Personal Ironies, Leyte Gulf, and KanColle

For those who worry about these type of things, today is part of the four-day anniversary of the Battle of Leyte Gulf, the series of sea battles that spelt the end of the Imperial Japanese Navy as an effective fighting force, and paved the way for the eventual retaking of the island of Luzon by proving the US forces a beachhead in the provinces of Samar and Leyte.  Specifically, today covers two segments of the greater battle: the Battle off Samar, where a smaller force composed of destroyers and escort carriers (codenamed Taffy 3) drove a qualitatively superior IJN fleet which, among other things, included the supperbattleship Yamato, and a throng of heavy cruisers; and the Battle of Surigao Straight, which historians count as one of the last battleship to battleship engagements in modern history, with the US forces successfully crossed the T of the hapless admiral Nishimura’s forces.

I’m not normally one to think about anniversaries of World War 2 battles, but this one in particular (and the retaking of Leyte in general) is kind of personal, as my father’s side of the family hails from Leyte, specifically Ormoc.  We’re quite sure that he, as the eldest of his family, was already around during the Battle of Ormoc bay (it’s kind of an inside-joke in the family about how, despite “officially” being listed as born in 1946, he really was born in 1943, but the former date stuck because the original birth certificate got destroyed along with the Census office during the retaking of Ormoc), but as with everything about his early life, he’s been pretty close-lipped about it.  

Same goes with both his parents.  The most I could get out of him was a shrug, and a crack about how, as civilians, lola and lola didn’t have war stories to share.  And he kind of doubted that stories about how they escaped to the mountains (the area where the Geothermal plant now is located) and lived on kamote while waiting out the fighting between the Americans and the Japanese, would be interesting.

The irony comes in, of course, in the present day, with myself being a fan of Japanese-created media, playing a browser game based on moe personifications of many of the ships that sunk during the Battle of Leyte Gulf.  And to pile on more ironies, some of my highest-leveled ships just happened to be part of Admiral Nishimura’s ill-fated fleet at Surigao Straight: Fuso, Yamashiro, Mogami, and Shigure.  See the screenshot below to see what I mean:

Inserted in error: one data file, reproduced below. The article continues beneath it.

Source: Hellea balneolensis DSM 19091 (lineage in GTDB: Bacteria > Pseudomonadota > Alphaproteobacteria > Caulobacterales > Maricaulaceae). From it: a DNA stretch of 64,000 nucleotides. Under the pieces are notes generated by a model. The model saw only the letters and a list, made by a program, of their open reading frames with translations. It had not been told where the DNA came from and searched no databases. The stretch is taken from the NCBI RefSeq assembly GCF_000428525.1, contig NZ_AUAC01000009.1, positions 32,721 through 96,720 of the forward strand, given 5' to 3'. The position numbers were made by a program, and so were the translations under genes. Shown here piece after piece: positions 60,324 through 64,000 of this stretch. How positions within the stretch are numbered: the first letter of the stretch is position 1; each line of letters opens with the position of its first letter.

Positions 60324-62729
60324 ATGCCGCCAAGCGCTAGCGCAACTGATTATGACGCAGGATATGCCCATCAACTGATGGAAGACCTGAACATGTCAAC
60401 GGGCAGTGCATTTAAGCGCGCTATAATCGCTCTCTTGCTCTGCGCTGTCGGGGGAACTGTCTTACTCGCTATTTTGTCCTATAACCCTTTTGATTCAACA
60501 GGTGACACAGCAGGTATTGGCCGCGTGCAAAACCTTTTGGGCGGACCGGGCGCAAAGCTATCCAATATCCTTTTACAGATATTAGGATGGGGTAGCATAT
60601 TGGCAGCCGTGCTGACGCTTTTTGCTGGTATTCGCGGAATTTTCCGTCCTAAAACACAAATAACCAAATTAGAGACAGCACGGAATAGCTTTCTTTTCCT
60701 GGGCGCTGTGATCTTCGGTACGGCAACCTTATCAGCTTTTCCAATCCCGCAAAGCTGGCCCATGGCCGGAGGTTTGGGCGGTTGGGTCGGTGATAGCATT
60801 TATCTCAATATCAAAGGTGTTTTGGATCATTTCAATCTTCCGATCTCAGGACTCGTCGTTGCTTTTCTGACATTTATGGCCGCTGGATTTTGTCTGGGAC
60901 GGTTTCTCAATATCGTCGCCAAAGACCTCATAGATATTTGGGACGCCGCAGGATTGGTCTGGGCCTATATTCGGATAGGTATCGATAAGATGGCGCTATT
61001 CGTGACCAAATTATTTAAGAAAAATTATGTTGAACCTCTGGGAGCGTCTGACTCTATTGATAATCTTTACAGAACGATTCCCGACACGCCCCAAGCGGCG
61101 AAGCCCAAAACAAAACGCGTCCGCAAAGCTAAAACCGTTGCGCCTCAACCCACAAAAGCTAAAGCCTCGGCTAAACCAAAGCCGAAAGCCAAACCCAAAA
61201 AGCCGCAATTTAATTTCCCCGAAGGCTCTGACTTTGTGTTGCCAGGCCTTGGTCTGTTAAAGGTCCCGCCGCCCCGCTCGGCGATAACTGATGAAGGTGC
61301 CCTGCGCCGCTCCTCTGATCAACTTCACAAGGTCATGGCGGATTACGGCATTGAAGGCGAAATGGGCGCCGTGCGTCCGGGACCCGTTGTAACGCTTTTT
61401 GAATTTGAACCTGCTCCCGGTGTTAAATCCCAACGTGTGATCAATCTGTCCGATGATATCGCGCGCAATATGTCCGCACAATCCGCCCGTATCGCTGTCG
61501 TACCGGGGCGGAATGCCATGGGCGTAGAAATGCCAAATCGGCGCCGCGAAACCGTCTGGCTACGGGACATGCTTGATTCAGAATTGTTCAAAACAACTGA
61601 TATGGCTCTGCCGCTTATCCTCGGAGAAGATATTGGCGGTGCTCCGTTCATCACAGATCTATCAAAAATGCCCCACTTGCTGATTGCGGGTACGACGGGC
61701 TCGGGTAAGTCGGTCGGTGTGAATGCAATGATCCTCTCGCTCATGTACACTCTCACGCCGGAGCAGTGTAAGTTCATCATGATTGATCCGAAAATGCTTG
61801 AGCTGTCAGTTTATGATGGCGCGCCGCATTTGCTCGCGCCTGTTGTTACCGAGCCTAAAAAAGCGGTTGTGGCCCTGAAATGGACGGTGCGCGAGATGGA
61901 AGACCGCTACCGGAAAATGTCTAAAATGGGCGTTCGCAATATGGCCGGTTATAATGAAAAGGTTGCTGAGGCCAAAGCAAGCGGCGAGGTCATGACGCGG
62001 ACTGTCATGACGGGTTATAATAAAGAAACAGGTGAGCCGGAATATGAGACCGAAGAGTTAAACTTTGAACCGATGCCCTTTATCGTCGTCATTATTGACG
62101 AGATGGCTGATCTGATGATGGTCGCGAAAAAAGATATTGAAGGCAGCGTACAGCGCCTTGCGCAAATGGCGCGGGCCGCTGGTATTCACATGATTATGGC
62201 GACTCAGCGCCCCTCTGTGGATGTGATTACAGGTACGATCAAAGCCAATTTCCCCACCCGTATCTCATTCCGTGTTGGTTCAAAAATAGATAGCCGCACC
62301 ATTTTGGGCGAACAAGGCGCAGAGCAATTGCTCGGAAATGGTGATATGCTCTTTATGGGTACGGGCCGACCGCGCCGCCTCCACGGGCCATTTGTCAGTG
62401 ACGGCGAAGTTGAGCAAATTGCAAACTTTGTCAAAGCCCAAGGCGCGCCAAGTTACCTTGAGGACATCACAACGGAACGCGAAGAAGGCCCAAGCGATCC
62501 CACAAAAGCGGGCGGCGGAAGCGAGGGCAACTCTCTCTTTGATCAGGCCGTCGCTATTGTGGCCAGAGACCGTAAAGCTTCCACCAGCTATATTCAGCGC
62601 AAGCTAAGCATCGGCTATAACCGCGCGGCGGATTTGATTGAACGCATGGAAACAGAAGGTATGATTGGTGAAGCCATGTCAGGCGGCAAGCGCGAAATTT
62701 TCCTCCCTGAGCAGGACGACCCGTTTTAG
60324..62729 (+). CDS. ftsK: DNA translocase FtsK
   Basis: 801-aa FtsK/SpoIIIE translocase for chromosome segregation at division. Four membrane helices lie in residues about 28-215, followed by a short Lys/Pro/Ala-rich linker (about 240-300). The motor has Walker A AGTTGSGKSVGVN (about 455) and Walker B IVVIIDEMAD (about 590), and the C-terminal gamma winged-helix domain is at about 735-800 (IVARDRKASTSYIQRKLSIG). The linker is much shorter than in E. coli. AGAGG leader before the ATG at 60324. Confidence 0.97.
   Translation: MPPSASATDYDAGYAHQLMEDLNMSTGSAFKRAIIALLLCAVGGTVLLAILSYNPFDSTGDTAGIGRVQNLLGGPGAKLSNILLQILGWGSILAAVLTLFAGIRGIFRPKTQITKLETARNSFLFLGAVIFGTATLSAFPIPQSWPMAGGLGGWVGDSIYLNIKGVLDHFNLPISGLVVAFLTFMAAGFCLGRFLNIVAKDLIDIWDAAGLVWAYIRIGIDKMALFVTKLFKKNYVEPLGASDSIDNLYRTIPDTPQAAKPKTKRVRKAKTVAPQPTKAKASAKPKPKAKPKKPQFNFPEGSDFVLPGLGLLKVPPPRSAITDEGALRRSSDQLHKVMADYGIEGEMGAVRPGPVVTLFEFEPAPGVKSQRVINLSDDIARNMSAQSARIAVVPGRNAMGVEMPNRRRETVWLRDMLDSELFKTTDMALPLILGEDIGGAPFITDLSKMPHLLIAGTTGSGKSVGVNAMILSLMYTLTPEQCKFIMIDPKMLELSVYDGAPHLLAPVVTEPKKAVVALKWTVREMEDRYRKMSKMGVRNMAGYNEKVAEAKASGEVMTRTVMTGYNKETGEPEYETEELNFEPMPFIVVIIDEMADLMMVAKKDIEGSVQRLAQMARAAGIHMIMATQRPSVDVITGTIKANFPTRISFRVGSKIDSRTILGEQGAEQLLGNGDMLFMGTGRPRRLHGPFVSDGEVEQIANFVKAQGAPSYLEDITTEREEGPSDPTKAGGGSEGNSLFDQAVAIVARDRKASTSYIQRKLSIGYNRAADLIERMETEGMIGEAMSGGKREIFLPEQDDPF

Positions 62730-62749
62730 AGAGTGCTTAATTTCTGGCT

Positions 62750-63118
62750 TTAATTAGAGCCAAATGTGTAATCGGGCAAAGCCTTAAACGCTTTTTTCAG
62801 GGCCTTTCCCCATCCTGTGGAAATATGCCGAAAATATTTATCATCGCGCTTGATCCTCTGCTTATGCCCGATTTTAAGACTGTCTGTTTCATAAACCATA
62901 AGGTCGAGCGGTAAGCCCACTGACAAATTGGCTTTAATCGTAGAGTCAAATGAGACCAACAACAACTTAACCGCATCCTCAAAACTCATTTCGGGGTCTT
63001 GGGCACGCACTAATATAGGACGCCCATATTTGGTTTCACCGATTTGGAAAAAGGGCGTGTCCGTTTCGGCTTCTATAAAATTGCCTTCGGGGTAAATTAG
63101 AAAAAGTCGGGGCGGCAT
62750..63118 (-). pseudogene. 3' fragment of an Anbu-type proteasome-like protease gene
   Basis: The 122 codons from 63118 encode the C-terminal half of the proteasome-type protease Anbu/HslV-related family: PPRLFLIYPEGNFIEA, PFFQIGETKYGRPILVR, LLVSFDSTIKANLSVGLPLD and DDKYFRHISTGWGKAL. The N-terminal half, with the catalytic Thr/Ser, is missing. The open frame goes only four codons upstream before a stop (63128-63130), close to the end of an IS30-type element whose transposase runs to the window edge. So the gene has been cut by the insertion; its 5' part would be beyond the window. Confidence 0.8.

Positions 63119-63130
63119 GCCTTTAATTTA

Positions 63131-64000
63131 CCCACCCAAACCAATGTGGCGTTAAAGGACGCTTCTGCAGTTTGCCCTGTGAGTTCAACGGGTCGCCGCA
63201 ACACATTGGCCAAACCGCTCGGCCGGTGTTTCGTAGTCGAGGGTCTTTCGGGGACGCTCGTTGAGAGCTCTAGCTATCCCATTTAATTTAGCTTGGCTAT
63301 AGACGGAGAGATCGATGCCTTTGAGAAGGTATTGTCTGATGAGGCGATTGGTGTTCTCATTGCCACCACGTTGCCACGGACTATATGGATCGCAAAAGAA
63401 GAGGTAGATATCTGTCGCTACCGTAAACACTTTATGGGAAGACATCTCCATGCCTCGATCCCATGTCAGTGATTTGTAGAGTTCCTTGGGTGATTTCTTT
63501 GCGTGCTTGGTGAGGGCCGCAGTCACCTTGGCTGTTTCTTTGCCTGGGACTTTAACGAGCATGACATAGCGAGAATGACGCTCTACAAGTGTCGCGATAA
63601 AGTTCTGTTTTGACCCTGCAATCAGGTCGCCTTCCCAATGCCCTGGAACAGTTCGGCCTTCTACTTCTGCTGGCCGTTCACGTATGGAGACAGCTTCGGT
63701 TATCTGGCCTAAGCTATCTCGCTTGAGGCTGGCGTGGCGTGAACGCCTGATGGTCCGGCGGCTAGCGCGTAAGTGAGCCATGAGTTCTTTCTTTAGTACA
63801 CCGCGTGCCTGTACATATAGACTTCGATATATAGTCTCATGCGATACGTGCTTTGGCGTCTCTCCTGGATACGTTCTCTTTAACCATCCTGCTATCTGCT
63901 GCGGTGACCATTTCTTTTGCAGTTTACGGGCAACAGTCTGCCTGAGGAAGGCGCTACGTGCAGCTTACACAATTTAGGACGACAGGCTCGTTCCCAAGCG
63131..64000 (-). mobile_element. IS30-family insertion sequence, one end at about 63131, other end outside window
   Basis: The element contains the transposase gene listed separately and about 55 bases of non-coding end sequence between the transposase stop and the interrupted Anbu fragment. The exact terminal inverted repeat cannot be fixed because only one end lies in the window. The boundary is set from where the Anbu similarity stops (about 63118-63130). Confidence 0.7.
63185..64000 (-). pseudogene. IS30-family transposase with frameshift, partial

From Top Left to Bottom Right: Battleship Fuso, Battleship Yamashiro, Aviation Cruiser Mogami, Destroyer Shigure

From Top Left to Bottom Right: Battleship Fuso, Battleship Yamashiro, Aviation Cruiser Mogami, Destroyer Shigure

Funny how things worked out, as Yamashiro and Fuso where the first battleships I got in the game.

Now imagine her being TORN IN HALF, which was the fate of the real-life Fuso during the Battle of Surigao Straight.

Now imagine her being TORN IN HALF, which was the fate of the real-life Fuso during the Battle of Surigao Straight.

As for things unrelated to history or KanColle… Well, it’s payday today, though that meant that a significant chunk of my salary went into paying off some bills as usual. Specifically, the Maynilad water bill, the PLDT bill (which I grudgingly did), as well as a 2000-peso deduction to my VISA card debt.  What remained (about three thousand pesos worth), went into my savings as usual.

Didn’t go home straight after that, as I was aware that the internet still wasn’t up, so I killed two hours at an internet shop doing some idle browsing.  After my time was up, I went back home, and took a later afternoon nap as per practice.  And hey, when I woke up, we had net access again, so it was sort of fine.

Tomorrow is my nephew’s baptism, but we still haven’t received any message from my sister what time we’re supposed to show up.  Tatay expects it to be early anyway, so this means waking up early and heading off to Quezon City.  Should be fun, as I’ve never visited their new house yet.

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